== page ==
Summer does have its itchy downside. If athlete's foot or jock itch don't plague you, chances are you're prey to mosquitoes, yellow jackets, fire ants, maybe poison ivy. Your skin also pays the price for those hours you spend in the sun and pool. Here are some survival tips from the experts:
Athlete's foot and jock itch leave a patchy rash that itches like the devil. These are caused by a fungus called ringworm -- "opportunists," says Ron Shelton, MD, assistant professor of dermatology at Mount Sinai Medical Center and co-director of The New York Aesthetic Center in New York City.
"They're really prevalent in a dark, moist, and warm environment [like on the feet or the groin]," he tells WebMD. "If they find the right conditions, they thrive."
Rules of prevention:
- Get out of any sweaty clothes as soon as you can.
- Wear clothing that "breathes well," such as cotton.
- Wear socks with sneakers, or change sneakers often.
- Wear absorbent powder in those sweat-prone areas as a preventive measure.
But if infection has developed, see a doctor. Treating yourself with those over-the-counter creams and sprays presents a problem with these infections, says Shelton. "You might get rid of most of the infection -- yet not all of it, and not enough [of the infection] is left to show up on a lab test. So it's difficult for a physician to diagnose the problem accurately."
Heat rash is caused by sweat glands that get blocked under clothing. Sweat accumulates under skin, which creates little, itchy, red or clear bumps. Talcum powder won't help, even though you may be inclined to use it. Cool compresses work best; try soaking a tea bag in water for your compress, Shelton suggests. Also, keep skin as cool and dry as possible.
Pool and Sun Problems
Chlorine wreaks havoc on hair and skin. Green hair after a pool party is a problem for some. Just make sure you rinse off thoroughly after swimming. Moisturizer for your skin is optional, says Shelton.
As for sun problems, redheads or blue-eyed blondes who burn easily are at highest risk of skin cancer. But even dark-skinned people can get skin cancer.
"Protect yourself" is the experts' mantra:
- Always use a sun block with SPF (sun protection factor) of 15 or higher -- even under your clothes. Loosely woven cloth such as cotton provides very little sun protection.
- Stay out of the sun during the midday hours, when rays are strongest.
- Reapply sunscreen often.
Poison ivy, oak, and sumac all work the same. Your nemesis is urushiol, the poisonous oil that adheres to your skin and causes the symptoms, says Kathy Burke, MD, PHD, a dermatologist at Cabrini Medical Center in New York City. The itching and rashes don't appear immediately; it typically takes between 5 to 21 days before you feel those effects.
Important note: "If you wash within 20 minutes of touching it, you probably won't get it," Burke tells WebMD.
Once you've got blisters, make sure you don't spread the poison to other parts of your skin. "People think it's spreading, but the blister fluid itself won't spread it," Burke tells WebMD. "You spread it yourself by touching the poison on your skin, then touching another place on your body."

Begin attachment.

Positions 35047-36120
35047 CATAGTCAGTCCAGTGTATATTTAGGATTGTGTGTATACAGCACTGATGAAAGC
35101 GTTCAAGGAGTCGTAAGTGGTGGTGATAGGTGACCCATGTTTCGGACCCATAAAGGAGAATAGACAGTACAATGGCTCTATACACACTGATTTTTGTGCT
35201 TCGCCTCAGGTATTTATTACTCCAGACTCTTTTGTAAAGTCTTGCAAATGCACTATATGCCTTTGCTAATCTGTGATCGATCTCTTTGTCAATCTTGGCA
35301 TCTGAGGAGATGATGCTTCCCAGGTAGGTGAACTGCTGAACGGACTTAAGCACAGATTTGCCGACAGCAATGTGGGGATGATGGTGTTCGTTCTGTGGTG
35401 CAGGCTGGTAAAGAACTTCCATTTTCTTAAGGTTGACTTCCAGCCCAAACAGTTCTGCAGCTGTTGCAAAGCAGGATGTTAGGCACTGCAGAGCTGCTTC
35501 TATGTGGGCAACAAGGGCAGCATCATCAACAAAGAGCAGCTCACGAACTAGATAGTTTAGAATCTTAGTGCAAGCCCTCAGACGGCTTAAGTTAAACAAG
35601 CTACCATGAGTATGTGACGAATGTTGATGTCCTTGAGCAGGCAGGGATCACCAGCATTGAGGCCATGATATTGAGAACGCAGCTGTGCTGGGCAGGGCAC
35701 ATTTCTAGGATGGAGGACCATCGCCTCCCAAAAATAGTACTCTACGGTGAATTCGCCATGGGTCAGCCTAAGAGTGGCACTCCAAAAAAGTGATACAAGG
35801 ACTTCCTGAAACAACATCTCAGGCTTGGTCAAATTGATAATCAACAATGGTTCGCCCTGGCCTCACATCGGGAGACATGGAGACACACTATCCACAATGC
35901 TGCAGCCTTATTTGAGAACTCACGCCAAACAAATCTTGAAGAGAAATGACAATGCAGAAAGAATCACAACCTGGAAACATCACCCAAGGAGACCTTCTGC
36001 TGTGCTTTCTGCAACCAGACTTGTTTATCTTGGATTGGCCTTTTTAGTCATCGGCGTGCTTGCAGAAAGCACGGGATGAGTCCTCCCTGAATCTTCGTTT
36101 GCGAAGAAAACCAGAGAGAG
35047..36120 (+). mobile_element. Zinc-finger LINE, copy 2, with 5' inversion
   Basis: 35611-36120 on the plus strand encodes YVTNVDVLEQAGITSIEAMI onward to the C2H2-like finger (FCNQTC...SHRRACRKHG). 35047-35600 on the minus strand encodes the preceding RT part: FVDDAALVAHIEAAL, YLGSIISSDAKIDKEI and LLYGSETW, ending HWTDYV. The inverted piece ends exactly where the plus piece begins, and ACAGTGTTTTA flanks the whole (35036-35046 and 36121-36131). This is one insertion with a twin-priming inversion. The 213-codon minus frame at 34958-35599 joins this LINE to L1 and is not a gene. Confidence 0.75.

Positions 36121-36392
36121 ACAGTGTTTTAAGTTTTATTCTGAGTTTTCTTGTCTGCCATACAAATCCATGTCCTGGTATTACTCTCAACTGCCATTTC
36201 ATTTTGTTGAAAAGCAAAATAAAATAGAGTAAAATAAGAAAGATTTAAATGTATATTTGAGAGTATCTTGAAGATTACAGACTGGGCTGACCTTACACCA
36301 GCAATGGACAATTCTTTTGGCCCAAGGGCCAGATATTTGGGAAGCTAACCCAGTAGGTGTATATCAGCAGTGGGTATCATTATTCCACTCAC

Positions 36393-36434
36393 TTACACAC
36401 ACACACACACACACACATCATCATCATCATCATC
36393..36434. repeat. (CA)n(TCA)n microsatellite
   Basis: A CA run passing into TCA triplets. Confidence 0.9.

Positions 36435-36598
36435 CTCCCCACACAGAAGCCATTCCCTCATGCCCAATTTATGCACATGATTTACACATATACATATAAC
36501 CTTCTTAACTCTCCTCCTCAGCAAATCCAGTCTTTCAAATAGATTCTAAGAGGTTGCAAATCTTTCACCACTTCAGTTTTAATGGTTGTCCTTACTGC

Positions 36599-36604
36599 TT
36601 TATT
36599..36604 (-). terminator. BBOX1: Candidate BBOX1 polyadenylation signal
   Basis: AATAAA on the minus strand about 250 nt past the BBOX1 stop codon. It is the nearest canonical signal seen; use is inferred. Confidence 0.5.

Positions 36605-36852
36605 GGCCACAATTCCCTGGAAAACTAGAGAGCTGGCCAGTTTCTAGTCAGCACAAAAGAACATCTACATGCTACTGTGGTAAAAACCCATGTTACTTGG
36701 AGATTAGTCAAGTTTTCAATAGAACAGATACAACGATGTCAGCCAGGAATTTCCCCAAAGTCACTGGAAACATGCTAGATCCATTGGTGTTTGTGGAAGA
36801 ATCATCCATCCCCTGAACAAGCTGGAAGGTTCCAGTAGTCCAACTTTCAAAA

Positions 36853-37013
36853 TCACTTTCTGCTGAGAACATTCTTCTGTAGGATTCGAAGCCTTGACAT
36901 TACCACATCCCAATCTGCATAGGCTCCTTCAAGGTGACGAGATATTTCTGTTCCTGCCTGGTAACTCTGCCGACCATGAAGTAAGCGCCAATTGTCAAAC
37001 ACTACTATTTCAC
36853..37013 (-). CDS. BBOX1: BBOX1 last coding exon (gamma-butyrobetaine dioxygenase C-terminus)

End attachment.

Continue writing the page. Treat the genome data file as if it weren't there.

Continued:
Some "poison ivy protectant" products are available over-the-counter and provide a barrier on your skin. Also, a product called Zanfel Poison Ivy Wash is said to completely remove the poisonous oil from the skin and provide lasting relief from symptoms within usually 30 seconds of application.
Best idea, if you're allergic: Wear long pants and long-sleeve shirts plus gloves if you're around poison ivy. Don't touch clothes after taking them off, and wash them right away. Sensitive people can get it after being exposed to a minor amount, even from pets' fur, says Burke.
To ease itching: Benadryl helps. So do oatmeal baths, 1/2% hydrocortisone cream, and calamine lotion. Putting ice on the itch acts as a topical anesthetic. If your reaction is really bad, a doctor should prescribe steroid creams, Burke says. "It's worth going to the doctor the first time, then using those medications again the next time you're exposed."
Insect Stings and Bites
Usually, insects are just an annoyance -- but some people are deathly allergic to stings and bites. Anaphylaxis is a severe reaction and nothing to take lightly, Burke tells WebMD. "You can't breathe because your throat starts to close. You have to get right to the hospital, or you literally die."
How do you know if you're deathly allergic? If you have a family history of anaphylaxis, or if you've ever had a very bad reaction to a sting or penicillin injection, you need what's known as an "epi pen."
"Epi" is short for epinephrine -- an injectible form of adrenaline -- that reverses the allergic reaction immediately. "I tell people, carry the epi pen in your purse, in your suitcase when you travel," Burke tells WebMD. "Just be sure you have it at all times. They say a certain number of car accidents are caused by bee stings reactions."
Also requiring emergency medical attention:
- Spider bites
- Severe reactions to bee stings or fire ant bites (fainting, difficulty breathing)
- Snake bites (immediately tie a tourniquet to prevent poison from getting into your blood).
To prevent bites from pesky mosquitoes, which could carry West Nile virus:
- Light citronella candles
- Wear repellent-treated clothing
- Put repellent on exposed skin and clothing